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Faith In The Game

STORIES BY ATHLETES OF FAITH
Faith in the Game is a blog containing submissions by athletes of faith. Each of them was asked one question: Tell us a story about a time when your faith was most present in your life. Rather than tell us about their faith, we asked them to show us. These stories are oftentimes uplifting, and at all times profound, raw, honest, introspective and heartfelt. These are not the sort of stories you hear in a press conference. Some of them take place on the field; others, off it. They are presented without agenda or judgment. On many levels, we think you'll find them fascinating, as they pull up the veil on a side of sports that is rarely revealed but very often present. This blog is moderated by author and father Ben Petrick, a former Colorado Rockies catcher thought to be the only professional athlete to have his career shortened by Parkinson's Disease, along with writer and father Scott Brown. In addition to their professional and family lives, both men are also coaches of youth sports. A selection of the stories they've collected will soon appear in a book, and together they're also working on Ben's autobiography. If you'd like us to email you when new stories appear on the blog, please send us a note at info@imagine-books.net.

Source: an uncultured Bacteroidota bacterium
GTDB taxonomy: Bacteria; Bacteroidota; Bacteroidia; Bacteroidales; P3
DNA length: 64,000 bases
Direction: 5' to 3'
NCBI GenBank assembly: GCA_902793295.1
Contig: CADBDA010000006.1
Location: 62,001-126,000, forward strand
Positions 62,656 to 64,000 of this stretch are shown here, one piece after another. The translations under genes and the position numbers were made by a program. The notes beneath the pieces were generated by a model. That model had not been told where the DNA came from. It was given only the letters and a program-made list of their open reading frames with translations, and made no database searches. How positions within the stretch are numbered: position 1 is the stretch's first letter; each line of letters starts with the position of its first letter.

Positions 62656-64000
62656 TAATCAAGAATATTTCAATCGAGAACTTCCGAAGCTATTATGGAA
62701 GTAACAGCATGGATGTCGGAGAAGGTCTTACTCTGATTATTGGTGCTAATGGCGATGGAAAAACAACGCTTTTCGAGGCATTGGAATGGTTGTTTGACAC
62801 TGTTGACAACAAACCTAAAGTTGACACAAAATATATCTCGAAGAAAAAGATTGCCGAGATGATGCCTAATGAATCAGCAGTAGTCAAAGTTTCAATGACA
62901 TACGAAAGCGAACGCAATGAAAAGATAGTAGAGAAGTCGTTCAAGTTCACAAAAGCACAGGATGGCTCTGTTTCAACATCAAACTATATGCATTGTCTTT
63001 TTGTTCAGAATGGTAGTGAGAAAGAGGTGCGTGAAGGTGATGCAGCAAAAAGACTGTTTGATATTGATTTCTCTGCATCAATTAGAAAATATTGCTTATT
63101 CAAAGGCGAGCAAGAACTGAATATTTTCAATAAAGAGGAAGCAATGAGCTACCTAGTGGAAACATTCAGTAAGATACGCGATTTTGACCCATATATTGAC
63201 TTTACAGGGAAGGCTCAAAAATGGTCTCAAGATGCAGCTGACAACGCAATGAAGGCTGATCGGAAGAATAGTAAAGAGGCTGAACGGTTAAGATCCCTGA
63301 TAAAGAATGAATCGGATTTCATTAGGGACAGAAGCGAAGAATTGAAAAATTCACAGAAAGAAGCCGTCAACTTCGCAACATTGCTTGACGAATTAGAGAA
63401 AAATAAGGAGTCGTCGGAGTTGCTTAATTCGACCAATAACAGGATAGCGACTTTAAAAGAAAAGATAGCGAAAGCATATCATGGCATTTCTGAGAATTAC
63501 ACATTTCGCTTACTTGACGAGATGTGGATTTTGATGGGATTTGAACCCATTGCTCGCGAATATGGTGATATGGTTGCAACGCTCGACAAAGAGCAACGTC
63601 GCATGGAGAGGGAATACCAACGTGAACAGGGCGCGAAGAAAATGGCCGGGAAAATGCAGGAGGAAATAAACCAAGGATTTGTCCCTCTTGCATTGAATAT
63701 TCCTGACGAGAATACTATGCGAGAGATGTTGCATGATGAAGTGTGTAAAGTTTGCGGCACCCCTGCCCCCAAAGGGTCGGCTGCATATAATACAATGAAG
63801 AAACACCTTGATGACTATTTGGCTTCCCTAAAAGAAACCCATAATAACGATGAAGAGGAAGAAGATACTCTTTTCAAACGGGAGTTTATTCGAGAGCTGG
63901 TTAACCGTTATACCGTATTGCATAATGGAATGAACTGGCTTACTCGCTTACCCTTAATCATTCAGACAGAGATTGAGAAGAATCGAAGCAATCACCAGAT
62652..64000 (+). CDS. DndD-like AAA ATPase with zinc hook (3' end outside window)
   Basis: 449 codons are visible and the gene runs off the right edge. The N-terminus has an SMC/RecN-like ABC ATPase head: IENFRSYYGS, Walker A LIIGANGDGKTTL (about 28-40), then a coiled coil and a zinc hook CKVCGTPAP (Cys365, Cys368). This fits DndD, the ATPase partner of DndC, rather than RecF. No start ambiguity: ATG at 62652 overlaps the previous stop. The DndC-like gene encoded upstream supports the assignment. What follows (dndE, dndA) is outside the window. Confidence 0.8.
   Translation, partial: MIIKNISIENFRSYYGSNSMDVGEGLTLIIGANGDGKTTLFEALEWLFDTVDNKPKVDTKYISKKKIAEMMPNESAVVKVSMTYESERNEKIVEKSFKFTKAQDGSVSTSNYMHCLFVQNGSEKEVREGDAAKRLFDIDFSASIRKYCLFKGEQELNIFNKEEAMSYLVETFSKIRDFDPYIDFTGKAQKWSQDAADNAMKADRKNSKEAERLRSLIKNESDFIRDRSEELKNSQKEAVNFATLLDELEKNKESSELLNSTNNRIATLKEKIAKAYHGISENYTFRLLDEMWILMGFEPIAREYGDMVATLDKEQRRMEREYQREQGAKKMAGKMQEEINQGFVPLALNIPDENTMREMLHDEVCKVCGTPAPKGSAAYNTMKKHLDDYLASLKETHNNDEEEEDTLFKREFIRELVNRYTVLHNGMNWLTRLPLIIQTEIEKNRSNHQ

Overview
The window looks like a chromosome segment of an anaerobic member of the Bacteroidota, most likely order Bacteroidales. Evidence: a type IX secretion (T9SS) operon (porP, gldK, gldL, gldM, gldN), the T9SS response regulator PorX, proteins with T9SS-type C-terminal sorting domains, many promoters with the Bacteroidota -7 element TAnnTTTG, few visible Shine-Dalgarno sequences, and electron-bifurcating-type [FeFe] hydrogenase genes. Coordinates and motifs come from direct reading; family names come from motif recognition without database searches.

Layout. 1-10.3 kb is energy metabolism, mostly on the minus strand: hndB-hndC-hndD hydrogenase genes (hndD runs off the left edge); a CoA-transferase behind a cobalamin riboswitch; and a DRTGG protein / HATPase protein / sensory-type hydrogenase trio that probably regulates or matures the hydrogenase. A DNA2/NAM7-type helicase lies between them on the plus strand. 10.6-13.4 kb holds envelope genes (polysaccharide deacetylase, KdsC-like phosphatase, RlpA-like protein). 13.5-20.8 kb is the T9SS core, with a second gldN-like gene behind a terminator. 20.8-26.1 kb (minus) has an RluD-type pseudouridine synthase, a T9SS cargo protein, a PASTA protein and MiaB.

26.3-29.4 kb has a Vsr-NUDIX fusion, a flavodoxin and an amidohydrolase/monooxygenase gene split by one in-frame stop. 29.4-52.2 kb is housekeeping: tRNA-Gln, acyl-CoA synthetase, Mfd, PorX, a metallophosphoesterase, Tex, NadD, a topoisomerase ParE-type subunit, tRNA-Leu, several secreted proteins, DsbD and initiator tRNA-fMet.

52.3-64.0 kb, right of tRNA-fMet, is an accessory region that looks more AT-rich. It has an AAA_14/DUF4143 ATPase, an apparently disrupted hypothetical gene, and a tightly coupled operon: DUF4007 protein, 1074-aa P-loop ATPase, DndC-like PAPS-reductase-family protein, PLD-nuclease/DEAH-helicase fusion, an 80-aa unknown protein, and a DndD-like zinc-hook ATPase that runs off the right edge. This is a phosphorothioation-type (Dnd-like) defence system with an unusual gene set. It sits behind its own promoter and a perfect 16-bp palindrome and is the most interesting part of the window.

• February 15, 2012 10:57 pm
    And  it is by God’s will that we have been sanctified through the offering  of the body of Jesus Christ once for all. — Hebrews 10:10 

When  an athlete comes off the field and says, “God gave us the victory  tonight,” we hope he or she is saying, “I thank God who gave me a  healthy body so I can play at my best; I thank God for my good mind that  allowed me to play alert and with awareness; I thank God for  giving me the hunger to always be at my best.” If that is what the  athlete is saying, then I want to say, “You are absolutely right. Thank  God for all God’s good gifts.”

But if that athlete is saying  God literally guided the football through the uprights for the winning  field goal so that one team would win and the other lose, that man has a  lot to learn about life and about God. 

God is not our personal  weather expert, football strategist, romance matchmaker, or rectifier  of our past mistakes. God is God. God is our Sovereign, not our servant.  — Ron Newhouse View high resolution

    And it is by God’s will that we have been sanctified through the offering of the body of Jesus Christ once for all. — Hebrews 10:10 
    When an athlete comes off the field and says, “God gave us the victory tonight,” we hope he or she is saying, “I thank God who gave me a healthy body so I can play at my best; I thank God for my good mind that allowed me to play alert and with awareness; I thank God for giving me the hunger to always be at my best.” If that is what the athlete is saying, then I want to say, “You are absolutely right. Thank God for all God’s good gifts.”
    But if that athlete is saying God literally guided the football through the uprights for the winning field goal so that one team would win and the other lose, that man has a lot to learn about life and about God.
    God is not our personal weather expert, football strategist, romance matchmaker, or rectifier of our past mistakes. God is God. God is our Sovereign, not our servant. — Ron Newhouse